The teenage witness who took the famous video of George Floyd being crushed into the ground by Minneapolis police officer Derek Chauvin described Floyd as “a man terrified, scared, begging for his life” and testified Tuesday that she remains haunted by the fact she did not do more for him.
Darnella Frazier had a brief but emotional turn on the stand in the second day of testimony in Chauvin’s trial, weeping at times and her voice barely above a whisper as she recounted the events of May 25, 2020. Frazier, who was 17 when the incident took place, was not shown on camera, and only her voice was heard during her testimony.
She told the prosecutor that on May 25, she was walking to the Cup Foods grocery store with her 9-year-old cousin to get some snacks. Outside the store, she saw Floyd on the ground with Chauvin on top of him and told her cousin to go inside the store so that the younger child would not see what was happening.
“I heard George Floyd saying I can’t breathe, please get off of me. I can’t breathe. He cried for his mom. He was in pain. It seemed like he knew it was over for him. He was terrified. He was suffering,” Frazier told prosecutor Jerry Blackwell.
Blackwell asked her whether or not other civilian bystanders that were with her acted violently or behaved like a mob; Frazier replied no, adding that the only violence she saw came from the police.
According to Frazier, a firefighter arrived at the scene and asked Chauvin to check Floyd’s pulse, but he didn’t. Fraizer continued and said that she felt threatened by Chauvin and the other officers at the scene.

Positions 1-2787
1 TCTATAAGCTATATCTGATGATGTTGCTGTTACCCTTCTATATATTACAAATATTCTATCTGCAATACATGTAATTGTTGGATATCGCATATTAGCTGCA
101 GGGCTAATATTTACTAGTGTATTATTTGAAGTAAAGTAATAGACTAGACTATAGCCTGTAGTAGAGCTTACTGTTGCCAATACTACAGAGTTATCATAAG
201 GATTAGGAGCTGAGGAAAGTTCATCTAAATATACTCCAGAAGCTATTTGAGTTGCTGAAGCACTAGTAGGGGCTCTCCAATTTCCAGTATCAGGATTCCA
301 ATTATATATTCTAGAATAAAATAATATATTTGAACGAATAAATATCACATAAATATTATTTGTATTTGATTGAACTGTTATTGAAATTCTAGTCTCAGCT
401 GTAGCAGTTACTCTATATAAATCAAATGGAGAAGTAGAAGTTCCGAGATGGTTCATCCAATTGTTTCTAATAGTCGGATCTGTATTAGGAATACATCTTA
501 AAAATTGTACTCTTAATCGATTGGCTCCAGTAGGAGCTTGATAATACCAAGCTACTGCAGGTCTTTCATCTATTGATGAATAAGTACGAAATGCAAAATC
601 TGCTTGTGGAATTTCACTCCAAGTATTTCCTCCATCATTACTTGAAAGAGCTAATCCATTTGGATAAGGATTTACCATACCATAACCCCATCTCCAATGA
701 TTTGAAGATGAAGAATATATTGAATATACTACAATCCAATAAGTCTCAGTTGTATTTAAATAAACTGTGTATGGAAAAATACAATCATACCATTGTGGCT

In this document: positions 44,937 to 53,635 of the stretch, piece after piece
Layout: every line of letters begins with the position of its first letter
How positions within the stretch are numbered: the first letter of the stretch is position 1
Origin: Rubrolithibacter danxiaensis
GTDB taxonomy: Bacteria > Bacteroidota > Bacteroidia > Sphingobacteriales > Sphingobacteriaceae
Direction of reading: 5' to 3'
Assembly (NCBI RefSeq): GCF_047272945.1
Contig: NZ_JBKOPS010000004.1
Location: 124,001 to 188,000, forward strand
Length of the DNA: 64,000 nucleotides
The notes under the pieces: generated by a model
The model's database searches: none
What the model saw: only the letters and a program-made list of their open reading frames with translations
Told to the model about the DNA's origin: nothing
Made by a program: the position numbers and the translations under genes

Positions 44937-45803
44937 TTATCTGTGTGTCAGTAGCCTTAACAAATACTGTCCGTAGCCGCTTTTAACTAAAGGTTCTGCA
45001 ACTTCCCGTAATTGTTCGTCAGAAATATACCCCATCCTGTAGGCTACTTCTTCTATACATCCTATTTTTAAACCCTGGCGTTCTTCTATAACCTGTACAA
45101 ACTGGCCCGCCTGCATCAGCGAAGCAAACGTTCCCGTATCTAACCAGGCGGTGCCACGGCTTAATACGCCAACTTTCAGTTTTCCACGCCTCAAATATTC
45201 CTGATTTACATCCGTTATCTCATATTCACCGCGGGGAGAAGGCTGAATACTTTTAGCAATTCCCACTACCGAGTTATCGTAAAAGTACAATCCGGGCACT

When asked how Chauvin reacted to the crowd yelling at him, she said he had a cold and heartless look. “He just stared at us, looked at us. He had like this cold look, heartless,” Frazier said, adding that he “rubbed me the wrong way.”
It wasn’t until a paramedic arrived and told Chauvin to get off of Floyd’s neck that he actually moved, said Frazier, the fourth witness called to testify in the trial. Chauvin, who is no longer on the police force, has pleaded not guilty to charges of manslaughter, 2nd degree murder, and 3rd degree murder.
Later in her testimony, when asked how witnessing the incident had impacted her life, Frazier said she couldn’t help but think how her own father, brothers, uncles or other loved ones might have ended up in the same situation. “I look at how that could have been one of them,” she said. Sometimes, Frazier said, she lies awake at night apologizing to Floyd for not doing more to help him.
The trial comes nearly a year after Floyd’s death sparked global outcry and widespread demonstrations against police brutality and racial injustice, leading to the largest sustained social justice mobilization in modern U.S. history.
Few have missed or failed to describe the Chauvin trial as a critical moment and an inflection point in American history. If Chauvin is convicted, the trial will make history in a city whose police department has a long history of racist incidents and a long history of police officers not being held accountable. If he’s acquitted, that would make it difficult, if not impossible, to gain convictions of any of the other three officers charged in the case.
Chauvin’s defense team has said that Chauvin’s actions were necessary to control Floyd, who was taller and heavier than the police officer. In his opening statements, defense attorney Eric Nelson urged jurors to consider the “totality of the circumstances” during the fatal encounter, saying that the incident began when Floyd paid for cigarettes with counterfeit money and that a 911 caller thought Floyd was drunk. Floyd put drugs in his mouth before his arrest, Nelson told the jury, adding: “Derek Chauvin did exactly as he was trained to do.”
Prosecutors say the use of force was excessive and that Chauvin betrayed his badge when he deliberately remained on Floyd’s neck even though the 46-year-old handcuffed man on the ground verbalized 27 times that he couldn’t breathe.
Correction, March 30
The original version of this story misstated the wording of a lawyer’s question. He asked Darnella Frazier how witnessing Floyd’s death had affected her life, not how publicity over the video had changed her life.
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